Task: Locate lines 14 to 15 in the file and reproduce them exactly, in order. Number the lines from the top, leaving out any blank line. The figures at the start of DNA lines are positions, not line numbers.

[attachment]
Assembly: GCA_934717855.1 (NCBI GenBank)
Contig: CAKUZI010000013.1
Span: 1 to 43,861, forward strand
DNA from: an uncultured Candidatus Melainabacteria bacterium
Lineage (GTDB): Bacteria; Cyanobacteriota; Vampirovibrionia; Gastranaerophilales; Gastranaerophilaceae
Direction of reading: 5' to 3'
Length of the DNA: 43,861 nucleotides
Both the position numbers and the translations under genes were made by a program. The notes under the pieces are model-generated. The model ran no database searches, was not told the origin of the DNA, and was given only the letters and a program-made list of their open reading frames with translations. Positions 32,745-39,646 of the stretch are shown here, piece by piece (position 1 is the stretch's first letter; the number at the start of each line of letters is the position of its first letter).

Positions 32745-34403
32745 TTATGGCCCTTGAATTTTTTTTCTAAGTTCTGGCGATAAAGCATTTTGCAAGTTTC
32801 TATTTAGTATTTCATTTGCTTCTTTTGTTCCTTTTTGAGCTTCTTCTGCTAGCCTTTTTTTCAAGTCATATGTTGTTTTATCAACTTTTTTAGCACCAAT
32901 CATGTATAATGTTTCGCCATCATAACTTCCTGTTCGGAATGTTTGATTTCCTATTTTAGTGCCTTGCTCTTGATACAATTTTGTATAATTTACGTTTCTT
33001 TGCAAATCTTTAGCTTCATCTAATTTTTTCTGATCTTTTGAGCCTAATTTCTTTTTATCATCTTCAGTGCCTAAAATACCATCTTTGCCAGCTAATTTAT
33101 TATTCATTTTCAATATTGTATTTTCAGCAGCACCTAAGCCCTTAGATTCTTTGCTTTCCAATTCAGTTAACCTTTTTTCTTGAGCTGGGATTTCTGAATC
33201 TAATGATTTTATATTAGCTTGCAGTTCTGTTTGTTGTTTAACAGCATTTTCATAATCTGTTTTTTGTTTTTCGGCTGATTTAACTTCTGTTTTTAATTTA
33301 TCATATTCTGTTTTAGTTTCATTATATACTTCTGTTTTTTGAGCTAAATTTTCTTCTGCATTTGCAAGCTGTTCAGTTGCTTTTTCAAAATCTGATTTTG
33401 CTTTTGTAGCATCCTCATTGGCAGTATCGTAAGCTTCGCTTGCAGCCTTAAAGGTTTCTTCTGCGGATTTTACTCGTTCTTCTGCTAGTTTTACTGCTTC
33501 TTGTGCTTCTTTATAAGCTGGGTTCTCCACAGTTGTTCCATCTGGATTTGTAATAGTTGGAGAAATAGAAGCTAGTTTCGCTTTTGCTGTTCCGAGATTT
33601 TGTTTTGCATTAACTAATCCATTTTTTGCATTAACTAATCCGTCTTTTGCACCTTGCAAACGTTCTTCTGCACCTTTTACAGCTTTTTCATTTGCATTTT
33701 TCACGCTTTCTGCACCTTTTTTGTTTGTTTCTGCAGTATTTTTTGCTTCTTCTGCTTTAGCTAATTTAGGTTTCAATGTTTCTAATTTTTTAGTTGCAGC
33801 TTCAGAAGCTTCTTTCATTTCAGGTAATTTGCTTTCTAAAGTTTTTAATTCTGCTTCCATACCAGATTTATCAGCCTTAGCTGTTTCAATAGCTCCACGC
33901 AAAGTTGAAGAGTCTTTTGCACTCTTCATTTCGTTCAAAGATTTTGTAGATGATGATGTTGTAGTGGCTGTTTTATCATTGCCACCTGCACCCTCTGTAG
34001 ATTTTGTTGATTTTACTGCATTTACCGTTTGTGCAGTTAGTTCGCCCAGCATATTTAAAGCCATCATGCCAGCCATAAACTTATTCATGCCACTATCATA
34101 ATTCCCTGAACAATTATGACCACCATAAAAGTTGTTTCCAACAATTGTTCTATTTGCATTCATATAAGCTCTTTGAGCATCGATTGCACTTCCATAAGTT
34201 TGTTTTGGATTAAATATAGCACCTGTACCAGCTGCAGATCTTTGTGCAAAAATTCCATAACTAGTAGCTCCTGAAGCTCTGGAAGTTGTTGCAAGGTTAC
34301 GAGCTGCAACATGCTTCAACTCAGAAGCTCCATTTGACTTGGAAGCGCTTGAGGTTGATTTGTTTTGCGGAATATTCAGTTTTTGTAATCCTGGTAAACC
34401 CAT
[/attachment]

33101 TATTCATTTTCAATATTGTATTTTCAGCAGCACCTAAGCCCTTAGATTCTTTGCTTTCCAATTCAGTTAACCTTTTTTCTTGAGCTGGGATTTCTGAATC
33201 TAATGATTTTATATTAGCTTGCAGTTCTGTTTGTTGTTTAACAGCATTTTCATAATCTGTTTTTTGTTTTTCGGCTGATTTAACTTCTGTTTTTAATTTA